Recipe by Ann Kim
I recently had difficulty with my cooks over a batch of kimchi. It just wasn’t right. These are skilled and versatile cooks, but they weren’t able to emulate the kimchi I grew up tasting. I stood there in my restaurant’s kitchen, and it occurred to me: The problem was that my cooks were following a recipe.
Great kimchi is the result of a metabolic process that transforms the chemical makeup of a vegetable with the addition of a few simple ingredients—sea salt, garlic, ginger, kochukaru, sugar, scallions, fish sauce, jeotgal, time, and temperature. Kimchi means “pickled vegetables” in Korean, and can be created from any vegetable—the sheer variety available in Korea is astounding. Baechu kimchi, the napa cabbage variety, is a staple in every Korean household. My family made it by the gallons every year.
My mother started making kimchi when she was young, a tradition passed down from her mother and transmitted through generations before her. Learning to make kimchi was a rite of passage, and it was the single most important event of the year for our family. Every November we’d procure enough napa cabbage from a nearby farm to fill a kiddie pool. We literally used the plastic kiddie pool my sister and I splashed around in during the summer months because it was the only vessel large enough to hold our brining napa cabbage. Although it was fully cleaned and sanitized prior to kimchi making, we joked that the secret to our kimchi had something to do with that damn pool.
Fall kimchi production took an entire day to prepare for, and we made enough to sustain our family through the winter months and into spring. In the early days, I watched my maternal grandmother and mother work side by side in a position known as the “kimchi squat,” laser focused on the task at hand—tasting, smelling, tapping, and caressing the cabbage throughout the process. Memories of this tradition for me are visceral and vividly sensory.
Knowledge of this process came from years of making and eating kimchi. One thing I don’t remember is the presence of a recipe . . . ever. Yet my mother often complained that the kimchi was not exactly right. It was either too salty, or not salty enough. It had too much gochugaru, or not enough gochugaru. It was too funky, or not funky enough. Every now and then, the kimchi was just right, almost perfect. I asked my mother why she never wrote down a recipe so she could get it just right every time. She scoffed and explained that a recipe for kimchi isn’t reliable. “You never know what you’re going to get from year to year in terms of quality of cabbage, the weather, and even the salt,” she told me. Yes, my mother sometimes attributed the greatness of her kimchi, or lack of it, to the consistency of the salt in a particular year. She would tell me, “You have to be flexible and make changes based on all these variables. You have to taste and smell. Always taste and smell because kimchi is always changing.”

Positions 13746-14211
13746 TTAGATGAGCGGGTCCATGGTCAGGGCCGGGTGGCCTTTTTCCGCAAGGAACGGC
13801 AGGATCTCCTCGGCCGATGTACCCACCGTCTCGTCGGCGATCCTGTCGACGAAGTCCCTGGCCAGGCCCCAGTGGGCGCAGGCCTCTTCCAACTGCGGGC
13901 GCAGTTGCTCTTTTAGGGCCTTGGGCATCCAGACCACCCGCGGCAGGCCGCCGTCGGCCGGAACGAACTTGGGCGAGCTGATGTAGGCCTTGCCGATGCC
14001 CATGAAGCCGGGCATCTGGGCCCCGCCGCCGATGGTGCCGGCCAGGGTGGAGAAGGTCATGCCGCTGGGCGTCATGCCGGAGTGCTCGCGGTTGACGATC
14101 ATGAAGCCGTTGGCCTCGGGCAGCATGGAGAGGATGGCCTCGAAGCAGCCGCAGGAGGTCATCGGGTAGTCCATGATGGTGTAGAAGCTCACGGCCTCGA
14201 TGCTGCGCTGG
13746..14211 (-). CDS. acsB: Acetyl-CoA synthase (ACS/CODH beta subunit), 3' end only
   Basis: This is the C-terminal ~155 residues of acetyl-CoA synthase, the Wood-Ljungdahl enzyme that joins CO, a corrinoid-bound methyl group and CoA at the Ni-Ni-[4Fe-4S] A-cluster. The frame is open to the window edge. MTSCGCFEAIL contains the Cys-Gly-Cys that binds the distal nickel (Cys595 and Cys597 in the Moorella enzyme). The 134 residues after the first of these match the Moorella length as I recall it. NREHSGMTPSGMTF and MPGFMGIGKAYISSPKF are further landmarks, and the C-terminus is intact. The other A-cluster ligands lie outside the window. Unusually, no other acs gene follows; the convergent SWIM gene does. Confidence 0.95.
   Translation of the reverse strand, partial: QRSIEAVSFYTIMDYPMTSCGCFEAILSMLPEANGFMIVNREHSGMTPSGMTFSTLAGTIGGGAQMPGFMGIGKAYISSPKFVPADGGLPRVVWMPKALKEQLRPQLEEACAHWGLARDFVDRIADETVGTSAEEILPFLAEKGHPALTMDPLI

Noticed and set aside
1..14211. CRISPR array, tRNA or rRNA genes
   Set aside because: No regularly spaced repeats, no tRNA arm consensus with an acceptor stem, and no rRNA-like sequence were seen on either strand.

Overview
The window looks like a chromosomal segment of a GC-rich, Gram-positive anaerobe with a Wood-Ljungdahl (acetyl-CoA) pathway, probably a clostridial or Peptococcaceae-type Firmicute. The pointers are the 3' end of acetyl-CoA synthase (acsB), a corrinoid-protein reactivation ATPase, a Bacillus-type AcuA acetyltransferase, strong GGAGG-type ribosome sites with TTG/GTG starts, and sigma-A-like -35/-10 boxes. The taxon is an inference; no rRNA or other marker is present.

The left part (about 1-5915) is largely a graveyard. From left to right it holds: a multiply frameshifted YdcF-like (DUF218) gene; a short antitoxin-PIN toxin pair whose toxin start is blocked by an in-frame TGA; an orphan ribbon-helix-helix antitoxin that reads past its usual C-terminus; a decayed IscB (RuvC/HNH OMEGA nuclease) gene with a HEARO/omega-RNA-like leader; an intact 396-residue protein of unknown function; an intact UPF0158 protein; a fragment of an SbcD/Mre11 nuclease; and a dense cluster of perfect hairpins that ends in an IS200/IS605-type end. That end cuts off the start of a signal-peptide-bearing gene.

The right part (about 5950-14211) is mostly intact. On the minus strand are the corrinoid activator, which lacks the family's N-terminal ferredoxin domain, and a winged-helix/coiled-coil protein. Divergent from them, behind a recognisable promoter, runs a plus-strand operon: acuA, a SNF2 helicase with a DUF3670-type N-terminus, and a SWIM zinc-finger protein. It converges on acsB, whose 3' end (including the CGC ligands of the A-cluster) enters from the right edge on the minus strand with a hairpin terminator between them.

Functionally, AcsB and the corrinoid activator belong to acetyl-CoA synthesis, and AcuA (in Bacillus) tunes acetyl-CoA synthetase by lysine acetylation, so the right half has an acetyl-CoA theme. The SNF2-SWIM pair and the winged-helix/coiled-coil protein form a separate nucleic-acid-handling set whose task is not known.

What I love about the process of fermentation is the unpredictability of it all. Kimchi is alive and constantly changing. Each stage emerges with the passage of time, building on its past to create something that couldn’t have existed otherwise. It can’t be rushed or prolonged. Most importantly, it’s funky.
So why do some of us resist the funk? I had a love-hate relationship with kimchi as a child. I loved Korean flavors, but that was something that made me different from the other kids growing up in white suburban Minnesota in the late 1970s. The difference was the funk. Our house didn’t smell like our neighbors’. I felt ostracized by my friends when they’d come over to play and cry out, “Eww! What’s that smell?” I desperately wanted to assimilate with the surrounding suburban culture. As an adult I’ve come to realize that this funk connects me to a tradition that defines who I am. Koreans have been making and subsisting on Kimchi for centuries. Our family made kimchi because it allowed us to preserve food into the winter months. Fermentation is a time-tested way of keeping the things we already have and transforming them into something that will sustain us into the future.
What a recipe can’t provide is human sensory connection. So I went back to work with the cooks at my restaurant, knowing that they would learn by observing, listening and asking questions in real time. It would be intentional, flexible, and thoughtful. Passing along a rich tradition the old-fashioned way takes time. Transformation takes time. Bring on the funk.